Queen's University reviews Presbyterian Church-run college
Queen's University has put its relationship with a theological college operated by the Presbyterian Church in Ireland (PCI) under review.
The PCI has been under fire after it was decided that anyone in a same-sex relationship cannot be a full member of the Church.
The Church runs the Union Theological College, which delivers theology degrees to Queen's students.
The news was first reported by the Belfast Telegraph on Wednesday.
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On Tuesday BBC Radio Ulster's Talkback programme revealed that the college had suspended Laurence Kirkpatrick, its professor of church history, after he criticised the Church over recent decisions on same-sex couples.
The university confirmed it was taking "active steps to review the nature of the relationship" with the theological college, which it funds to provide undergraduate degrees.
It added that "several options are currently under consideration".
The news comes after controversial decisions taken at its General Assembly earlier in June.
The Presbyterian Church voted to exclude those from same-sex relationships from full membership and also not to allow their children to be baptised.
It also voted to loosen ties with the Church in Scotland because of its more liberal attitude to same-sex relationships,
While many ministers have expressed their agreement with the decision of the General Assembly, a number of politicians, ex-clergymen and church members have spoken out against the decision.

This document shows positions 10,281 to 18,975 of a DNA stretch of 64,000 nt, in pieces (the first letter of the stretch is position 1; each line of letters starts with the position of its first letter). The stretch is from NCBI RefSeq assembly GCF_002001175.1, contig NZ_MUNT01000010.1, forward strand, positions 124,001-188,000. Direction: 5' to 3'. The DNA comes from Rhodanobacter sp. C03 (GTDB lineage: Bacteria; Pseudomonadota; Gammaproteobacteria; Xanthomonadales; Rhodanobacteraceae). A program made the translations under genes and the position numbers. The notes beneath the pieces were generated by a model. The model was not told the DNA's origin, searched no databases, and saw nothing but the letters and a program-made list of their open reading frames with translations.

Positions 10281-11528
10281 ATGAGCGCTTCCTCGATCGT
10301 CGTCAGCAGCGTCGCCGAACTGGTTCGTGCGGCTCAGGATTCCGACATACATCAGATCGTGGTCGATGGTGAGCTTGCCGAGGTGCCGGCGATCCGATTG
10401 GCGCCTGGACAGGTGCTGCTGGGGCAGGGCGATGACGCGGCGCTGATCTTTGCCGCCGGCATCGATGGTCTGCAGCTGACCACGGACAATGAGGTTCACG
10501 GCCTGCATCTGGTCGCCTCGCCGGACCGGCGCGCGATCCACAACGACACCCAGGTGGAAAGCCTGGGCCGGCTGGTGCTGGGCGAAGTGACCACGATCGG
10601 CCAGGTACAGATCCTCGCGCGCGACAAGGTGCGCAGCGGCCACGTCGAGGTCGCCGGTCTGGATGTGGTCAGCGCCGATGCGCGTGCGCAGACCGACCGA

The PChurch has also denied claims it was attempting to silence ministers, after it wrote a letter warning them against engaging in "public comments" that might bring the church "into disrepute".
Queen's University said that it had already commissioned a strategic review of the Union Theological College and that "changes will be implemented for the beginning of the new academic career".
The review, seen by the BBC, raised issues over the college's curriculum, which is "largely based on Protestant evangelical teaching with little input from other perspectives", and a "lack of diversity in the teaching provision and staff".
It added: "In a post-conflict Northern Ireland, it is highly unsatisfactory that the teaching of theology is not provided across denominational lines."
The review noted that there were no full-time female staff teaching undergraduates and recommended a radical increase in diversity among the "teaching staff, student body, teaching methods and teaching content".
The review also outlines that the university has "no control over college staff appointments".
The Union Theological College said the review is "one of a number of regular reviews that have taken place over the years to ensure students are offered an enriched learning experience with high academic standards, which are competently assessed".